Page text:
ELCA NEWS SERVICE
July 22, 2010
Lutheran World Federation President Pleads for Unity Despite Differences
STUTTGART, Germany (ELCA) -- The Rev. Mark S. Hanson, president of the Lutheran World Federation (LWF) and presiding bishop of the Evangelical Lutheran Church in America (ELCA), appealed to delegates at the LWF assembly here to hold together and avoid splits in the face of differences over issues of sexuality, according to Ecumenical News International (ENI).
"It is not the time for further traditions of Lutheranism to emerge in the world. We have to find unity," said Hanson in his address to delegates July 21.
The LWF Assembly is the organization's highest legislative body. It is meeting here July 20-27. The LWF is 140 member churches in 79 countries, representing more than 70 million Christians worldwide.
Hanson was speaking after conflicts had surfaced between some churches from the African continent and Western churches on the roles of people who are gay or lesbian in the church, ENI reported. In recent months, the LWF's second-largest member church, the Evangelical Lutheran Church in Tanzania, has stated its opposition to same-sex marriage and churches that support such unions, the report said.
Hanson diverted from his prepared speech to appeal for unity. "I am deeply concerned that we are on the precipice of a time where the rich tradition of Lutheran theology is used to divide Lutherans among themselves," said Hanson.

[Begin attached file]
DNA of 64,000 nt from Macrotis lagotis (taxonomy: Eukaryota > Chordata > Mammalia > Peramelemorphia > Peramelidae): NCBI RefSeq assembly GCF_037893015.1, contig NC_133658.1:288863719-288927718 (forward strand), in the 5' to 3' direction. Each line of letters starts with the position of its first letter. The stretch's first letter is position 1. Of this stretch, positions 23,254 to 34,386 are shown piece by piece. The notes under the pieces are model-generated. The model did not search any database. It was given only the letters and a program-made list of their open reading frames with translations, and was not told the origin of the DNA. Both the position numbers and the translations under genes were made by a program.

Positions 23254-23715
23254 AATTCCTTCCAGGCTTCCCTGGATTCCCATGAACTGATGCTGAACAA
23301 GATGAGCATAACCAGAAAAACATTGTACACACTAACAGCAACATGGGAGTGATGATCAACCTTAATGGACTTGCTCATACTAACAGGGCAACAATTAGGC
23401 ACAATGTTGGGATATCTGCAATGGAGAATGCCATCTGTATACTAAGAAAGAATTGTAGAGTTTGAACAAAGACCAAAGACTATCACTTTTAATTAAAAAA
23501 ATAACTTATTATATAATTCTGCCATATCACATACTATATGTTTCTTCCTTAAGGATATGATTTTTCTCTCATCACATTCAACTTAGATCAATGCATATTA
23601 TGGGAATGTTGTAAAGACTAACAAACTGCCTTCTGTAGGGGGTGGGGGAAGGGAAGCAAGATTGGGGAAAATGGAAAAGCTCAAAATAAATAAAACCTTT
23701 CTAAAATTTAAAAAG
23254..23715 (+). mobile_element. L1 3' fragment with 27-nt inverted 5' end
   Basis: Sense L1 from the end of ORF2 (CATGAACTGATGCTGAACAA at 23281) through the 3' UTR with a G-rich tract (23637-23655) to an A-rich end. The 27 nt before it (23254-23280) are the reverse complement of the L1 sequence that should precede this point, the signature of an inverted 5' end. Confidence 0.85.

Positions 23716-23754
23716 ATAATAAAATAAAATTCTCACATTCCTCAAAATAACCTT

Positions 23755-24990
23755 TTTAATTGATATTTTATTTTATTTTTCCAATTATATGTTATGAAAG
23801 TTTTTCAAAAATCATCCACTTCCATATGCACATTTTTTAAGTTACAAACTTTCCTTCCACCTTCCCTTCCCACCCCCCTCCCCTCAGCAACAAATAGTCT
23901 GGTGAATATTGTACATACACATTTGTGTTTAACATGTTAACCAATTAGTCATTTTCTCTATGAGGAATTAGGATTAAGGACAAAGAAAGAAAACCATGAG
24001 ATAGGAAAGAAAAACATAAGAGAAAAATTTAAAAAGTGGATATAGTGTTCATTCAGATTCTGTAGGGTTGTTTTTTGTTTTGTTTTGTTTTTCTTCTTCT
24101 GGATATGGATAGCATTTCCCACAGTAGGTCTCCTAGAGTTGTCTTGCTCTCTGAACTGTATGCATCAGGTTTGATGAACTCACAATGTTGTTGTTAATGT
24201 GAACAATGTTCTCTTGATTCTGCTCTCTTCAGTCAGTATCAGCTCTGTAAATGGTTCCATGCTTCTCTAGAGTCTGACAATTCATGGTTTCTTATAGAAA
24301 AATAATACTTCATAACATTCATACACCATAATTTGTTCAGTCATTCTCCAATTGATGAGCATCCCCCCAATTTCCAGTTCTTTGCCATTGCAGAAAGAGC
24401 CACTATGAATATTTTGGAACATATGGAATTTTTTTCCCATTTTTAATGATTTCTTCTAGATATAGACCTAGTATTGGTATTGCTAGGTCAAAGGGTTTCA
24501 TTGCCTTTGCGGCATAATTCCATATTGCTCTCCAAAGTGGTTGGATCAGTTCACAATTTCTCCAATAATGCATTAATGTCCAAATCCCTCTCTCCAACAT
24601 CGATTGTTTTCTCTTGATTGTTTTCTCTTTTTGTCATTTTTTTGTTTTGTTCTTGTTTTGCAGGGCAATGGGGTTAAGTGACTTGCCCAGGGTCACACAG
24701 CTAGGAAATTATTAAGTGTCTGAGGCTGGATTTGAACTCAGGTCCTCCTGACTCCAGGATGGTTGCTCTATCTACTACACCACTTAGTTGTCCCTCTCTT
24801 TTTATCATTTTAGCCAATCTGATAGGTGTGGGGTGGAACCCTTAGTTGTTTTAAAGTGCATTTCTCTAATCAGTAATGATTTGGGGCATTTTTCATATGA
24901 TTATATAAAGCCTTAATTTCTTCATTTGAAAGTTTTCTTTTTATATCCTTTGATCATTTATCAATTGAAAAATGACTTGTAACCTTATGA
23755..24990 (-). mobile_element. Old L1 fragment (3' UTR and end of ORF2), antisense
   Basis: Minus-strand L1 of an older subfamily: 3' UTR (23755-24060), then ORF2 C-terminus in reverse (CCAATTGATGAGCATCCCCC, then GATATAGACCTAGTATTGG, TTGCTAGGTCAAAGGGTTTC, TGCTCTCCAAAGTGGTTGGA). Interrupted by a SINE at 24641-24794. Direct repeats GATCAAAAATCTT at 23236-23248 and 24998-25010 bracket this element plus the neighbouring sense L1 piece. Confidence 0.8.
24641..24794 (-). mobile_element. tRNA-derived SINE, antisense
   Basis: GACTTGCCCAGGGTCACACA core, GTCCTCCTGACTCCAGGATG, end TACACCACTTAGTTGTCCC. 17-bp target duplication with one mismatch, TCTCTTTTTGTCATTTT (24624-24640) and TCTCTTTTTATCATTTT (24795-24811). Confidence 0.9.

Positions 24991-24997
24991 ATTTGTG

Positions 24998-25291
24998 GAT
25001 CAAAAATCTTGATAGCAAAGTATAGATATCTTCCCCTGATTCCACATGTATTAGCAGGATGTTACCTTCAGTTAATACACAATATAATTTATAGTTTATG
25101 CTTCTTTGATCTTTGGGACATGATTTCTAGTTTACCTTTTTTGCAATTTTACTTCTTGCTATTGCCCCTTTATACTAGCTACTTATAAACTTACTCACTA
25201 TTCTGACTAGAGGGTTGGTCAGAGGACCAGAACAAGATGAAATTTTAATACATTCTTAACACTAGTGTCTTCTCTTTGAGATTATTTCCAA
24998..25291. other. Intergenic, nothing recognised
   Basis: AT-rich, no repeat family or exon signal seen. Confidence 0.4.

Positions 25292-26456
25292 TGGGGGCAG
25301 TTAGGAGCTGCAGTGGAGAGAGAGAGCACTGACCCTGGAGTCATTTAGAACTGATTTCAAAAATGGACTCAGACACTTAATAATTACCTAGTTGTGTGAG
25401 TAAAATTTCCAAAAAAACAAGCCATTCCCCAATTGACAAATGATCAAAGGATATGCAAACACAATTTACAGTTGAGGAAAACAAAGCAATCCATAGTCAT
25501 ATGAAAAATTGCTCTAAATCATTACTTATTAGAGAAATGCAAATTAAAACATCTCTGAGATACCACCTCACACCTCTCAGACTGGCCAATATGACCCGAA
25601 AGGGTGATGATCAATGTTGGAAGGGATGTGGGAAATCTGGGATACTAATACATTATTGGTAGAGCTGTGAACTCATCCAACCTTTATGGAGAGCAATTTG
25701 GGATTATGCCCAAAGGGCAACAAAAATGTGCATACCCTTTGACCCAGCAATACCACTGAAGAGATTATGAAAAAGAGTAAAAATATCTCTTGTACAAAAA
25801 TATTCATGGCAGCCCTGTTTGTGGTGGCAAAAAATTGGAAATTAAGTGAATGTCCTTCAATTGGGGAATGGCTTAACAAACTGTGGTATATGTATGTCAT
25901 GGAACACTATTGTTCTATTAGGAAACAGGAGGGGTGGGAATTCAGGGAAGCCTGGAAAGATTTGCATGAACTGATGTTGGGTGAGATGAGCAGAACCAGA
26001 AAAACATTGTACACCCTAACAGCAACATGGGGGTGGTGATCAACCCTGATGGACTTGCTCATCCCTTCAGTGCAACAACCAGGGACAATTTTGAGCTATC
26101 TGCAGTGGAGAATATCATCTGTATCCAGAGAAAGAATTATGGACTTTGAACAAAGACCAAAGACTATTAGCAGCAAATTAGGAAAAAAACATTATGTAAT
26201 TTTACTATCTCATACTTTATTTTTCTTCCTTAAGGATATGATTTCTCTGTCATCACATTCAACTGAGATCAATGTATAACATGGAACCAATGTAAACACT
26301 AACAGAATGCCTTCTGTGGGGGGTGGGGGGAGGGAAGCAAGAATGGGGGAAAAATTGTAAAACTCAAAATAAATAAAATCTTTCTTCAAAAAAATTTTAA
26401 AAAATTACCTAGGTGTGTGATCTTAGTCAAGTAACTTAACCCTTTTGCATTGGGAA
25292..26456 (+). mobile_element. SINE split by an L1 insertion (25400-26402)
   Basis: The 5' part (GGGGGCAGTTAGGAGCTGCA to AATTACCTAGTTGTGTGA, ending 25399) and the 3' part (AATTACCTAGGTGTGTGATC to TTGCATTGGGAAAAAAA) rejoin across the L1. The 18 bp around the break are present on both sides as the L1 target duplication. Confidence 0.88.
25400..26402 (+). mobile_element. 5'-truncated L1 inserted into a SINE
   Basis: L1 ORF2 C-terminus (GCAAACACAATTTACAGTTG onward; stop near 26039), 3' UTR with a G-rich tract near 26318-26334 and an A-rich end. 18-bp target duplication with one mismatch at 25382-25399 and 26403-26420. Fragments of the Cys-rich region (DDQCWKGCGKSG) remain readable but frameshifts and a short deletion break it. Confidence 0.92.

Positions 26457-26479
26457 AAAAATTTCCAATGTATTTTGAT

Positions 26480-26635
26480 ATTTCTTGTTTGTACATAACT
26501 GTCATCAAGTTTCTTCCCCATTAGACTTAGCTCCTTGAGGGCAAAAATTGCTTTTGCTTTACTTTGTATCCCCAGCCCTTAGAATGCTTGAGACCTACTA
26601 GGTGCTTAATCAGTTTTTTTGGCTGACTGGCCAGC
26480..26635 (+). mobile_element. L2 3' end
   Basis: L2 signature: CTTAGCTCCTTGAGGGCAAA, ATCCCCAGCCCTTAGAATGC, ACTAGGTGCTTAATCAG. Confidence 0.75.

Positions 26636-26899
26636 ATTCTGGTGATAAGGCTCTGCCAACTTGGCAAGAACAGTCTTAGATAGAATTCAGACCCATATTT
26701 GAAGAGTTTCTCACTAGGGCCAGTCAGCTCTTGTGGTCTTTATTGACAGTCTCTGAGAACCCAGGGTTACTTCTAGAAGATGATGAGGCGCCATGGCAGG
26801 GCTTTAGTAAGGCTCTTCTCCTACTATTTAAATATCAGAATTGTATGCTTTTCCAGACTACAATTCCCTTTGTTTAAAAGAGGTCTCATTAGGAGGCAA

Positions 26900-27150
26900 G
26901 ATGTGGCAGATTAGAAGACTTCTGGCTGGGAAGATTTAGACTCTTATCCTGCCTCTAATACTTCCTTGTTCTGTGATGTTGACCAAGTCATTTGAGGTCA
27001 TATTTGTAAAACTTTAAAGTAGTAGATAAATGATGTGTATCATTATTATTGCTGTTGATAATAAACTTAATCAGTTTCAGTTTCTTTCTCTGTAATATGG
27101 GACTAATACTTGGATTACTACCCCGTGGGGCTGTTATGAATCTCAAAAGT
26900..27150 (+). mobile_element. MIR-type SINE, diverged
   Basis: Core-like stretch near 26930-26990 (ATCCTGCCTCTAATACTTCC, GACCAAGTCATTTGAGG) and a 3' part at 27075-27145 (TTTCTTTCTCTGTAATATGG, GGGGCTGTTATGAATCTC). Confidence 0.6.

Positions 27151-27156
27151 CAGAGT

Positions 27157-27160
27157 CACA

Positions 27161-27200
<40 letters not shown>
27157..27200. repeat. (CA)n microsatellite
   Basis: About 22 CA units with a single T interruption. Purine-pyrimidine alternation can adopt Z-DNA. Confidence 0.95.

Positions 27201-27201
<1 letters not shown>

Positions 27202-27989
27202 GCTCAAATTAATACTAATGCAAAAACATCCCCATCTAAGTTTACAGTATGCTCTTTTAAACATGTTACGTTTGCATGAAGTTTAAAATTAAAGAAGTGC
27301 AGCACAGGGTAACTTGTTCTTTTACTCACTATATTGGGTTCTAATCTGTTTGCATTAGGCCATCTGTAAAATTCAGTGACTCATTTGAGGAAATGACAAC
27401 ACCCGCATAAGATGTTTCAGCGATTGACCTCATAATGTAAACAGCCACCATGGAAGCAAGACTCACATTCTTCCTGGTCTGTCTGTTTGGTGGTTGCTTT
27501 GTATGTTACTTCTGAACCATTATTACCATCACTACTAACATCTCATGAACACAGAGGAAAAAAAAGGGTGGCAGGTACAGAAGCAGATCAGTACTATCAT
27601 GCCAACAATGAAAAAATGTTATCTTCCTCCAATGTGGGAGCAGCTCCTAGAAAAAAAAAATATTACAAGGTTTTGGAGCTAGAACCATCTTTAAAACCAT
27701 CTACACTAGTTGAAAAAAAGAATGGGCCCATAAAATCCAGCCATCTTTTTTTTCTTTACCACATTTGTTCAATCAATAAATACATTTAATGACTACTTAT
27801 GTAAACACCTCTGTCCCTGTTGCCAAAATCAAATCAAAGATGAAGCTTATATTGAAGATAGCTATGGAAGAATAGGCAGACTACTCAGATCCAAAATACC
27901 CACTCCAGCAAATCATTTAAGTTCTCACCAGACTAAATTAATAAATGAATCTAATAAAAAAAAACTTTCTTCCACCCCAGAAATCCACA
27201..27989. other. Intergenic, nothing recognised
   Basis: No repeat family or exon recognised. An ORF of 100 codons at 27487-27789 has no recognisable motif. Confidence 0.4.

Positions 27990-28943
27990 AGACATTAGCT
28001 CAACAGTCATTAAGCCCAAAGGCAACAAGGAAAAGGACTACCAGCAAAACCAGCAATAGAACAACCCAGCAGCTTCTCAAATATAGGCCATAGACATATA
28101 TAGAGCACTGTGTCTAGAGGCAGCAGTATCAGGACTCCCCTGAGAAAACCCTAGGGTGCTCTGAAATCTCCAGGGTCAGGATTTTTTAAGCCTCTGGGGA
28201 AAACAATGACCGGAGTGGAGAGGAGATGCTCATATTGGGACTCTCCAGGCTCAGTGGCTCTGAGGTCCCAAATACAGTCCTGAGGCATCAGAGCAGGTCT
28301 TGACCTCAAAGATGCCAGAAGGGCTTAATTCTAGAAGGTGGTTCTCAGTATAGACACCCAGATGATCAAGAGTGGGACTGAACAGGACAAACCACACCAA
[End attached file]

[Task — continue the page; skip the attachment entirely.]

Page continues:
Looking ahead to 2017, which will celebrate the start of the Reformation 500 years ago and the role played by Martin Luther, Hanson added, "As we approach 2017, it should not become a celebration of division but of our rich diversity."
Hanson expressed his concerns about the Lutheran world community in a time when churches in the Southern Hemisphere are continuing to grow while churches in Europe and North America are losing members, the ENI report said.
Speaking about the ELCA, he said that 95 percent of its membership is white, and does not mirror the multicultural society of the United States. The average age of the church members is well above the average for the population as a whole, Hanson explained.
"This radically inclusive communion will face the challenge of supporting churches in the South, (and) developing accessible and contextual models of leadership development for their rapidly growing churches," said Hanson.
"Northern member churches can learn much about how important the training of lay evangelists and catechists is to the growth and renewal of the church," the LWF president told 400 delegates and other guests. "We need you to teach us."
Hanson was elected president of the LWF in 2003. His successor is due to be elected at the Stuttgart assembly.
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